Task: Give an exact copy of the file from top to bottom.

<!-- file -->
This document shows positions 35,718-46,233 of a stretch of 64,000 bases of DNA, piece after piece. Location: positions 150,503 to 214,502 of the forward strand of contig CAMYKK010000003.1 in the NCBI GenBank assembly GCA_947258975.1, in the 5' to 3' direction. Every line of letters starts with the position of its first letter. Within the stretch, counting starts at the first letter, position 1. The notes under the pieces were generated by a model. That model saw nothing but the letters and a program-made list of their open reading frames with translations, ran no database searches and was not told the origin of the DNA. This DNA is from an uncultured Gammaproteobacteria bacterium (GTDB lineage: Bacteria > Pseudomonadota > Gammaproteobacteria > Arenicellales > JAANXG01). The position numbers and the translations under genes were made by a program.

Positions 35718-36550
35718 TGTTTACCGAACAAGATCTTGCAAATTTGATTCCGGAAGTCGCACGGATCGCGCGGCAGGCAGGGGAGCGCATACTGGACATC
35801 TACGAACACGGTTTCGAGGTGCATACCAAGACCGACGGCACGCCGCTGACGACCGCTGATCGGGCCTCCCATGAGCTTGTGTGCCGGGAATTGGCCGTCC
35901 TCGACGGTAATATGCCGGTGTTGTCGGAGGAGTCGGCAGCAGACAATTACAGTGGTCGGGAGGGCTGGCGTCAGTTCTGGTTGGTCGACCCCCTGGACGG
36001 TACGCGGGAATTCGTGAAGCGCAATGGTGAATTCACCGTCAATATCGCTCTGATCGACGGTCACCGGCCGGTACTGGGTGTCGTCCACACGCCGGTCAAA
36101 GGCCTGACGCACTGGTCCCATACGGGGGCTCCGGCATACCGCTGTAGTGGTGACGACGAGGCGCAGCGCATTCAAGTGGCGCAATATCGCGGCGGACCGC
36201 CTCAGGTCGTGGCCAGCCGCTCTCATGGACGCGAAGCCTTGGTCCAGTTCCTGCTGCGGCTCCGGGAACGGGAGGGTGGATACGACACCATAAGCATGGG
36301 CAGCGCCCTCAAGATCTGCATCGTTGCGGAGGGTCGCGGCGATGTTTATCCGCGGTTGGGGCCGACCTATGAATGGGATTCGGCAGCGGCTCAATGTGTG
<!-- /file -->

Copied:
This document shows positions 35,718-46,233 of a stretch of 64,000 bases of DNA, piece after piece. Location: positions 150,503 to 214,502 of the forward strand of contig CAMYKK010000003.1 in the NCBI GenBank assembly GCA_947258975.1, in the 5' to 3' direction. Every line of letters starts with the position of its first letter. Within the stretch, counting starts at the first letter, position 1. The notes under the pieces were generated by a model. That model saw nothing but the letters and a program-made list of their open reading frames with translations, ran no database searches and was not told the origin of the DNA. This DNA is from an uncultured Gammaproteobacteria bacterium (GTDB lineage: Bacteria > Pseudomonadota > Gammaproteobacteria > Arenicellales > JAANXG01). The position numbers and the translations under genes were made by a program.

Positions 35718-36550
35718 TGTTTACCGAACAAGATCTTGCAAATTTGATTCCGGAAGTCGCACGGATCGCGCGGCAGGCAGGGGAGCGCATACTGGACATC
35801 TACGAACACGGTTTCGAGGTGCATACCAAGACCGACGGCACGCCGCTGACGACCGCTGATCGGGCCTCCCATGAGCTTGTGTGCCGGGAATTGGCCGTCC
35901 TCGACGGTAATATGCCGGTGTTGTCGGAGGAGTCGGCAGCAGACAATTACAGTGGTCGGGAGGGCTGGCGTCAGTTCTGGTTGGTCGACCCCCTGGACGG
36001 TACGCGGGAATTCGTGAAGCGCAATGGTGAATTCACCGTCAATATCGCTCTGATCGACGGTCACCGGCCGGTACTGGGTGTCGTCCACACGCCGGTCAAA
36101 GGCCTGACGCACTGGTCCCATACGGGGGCTCCGGCATACCGCTGTAGTGGTGACGACGAGGCGCAGCGCATTCAAGTGGCGCAATATCGCGGCGGACCGC
36201 CTCAGGTCGTGGCCAGCCGCTCTCATGGACGCGAAGCCTTGGTCCAGTTCCTGCTGCGGCTCCGGGAACGGGAGGGTGGATACGACACCATAAGCATGGG
36301 CAGCGCCCTCAAGATCTGCATCGTTGCGGAGGGTCGCGGCGATGTTTATCCGCGGTTGGGGCCGACCTATGAATGGGATTCGGCAGCGGCTCAATGTGTG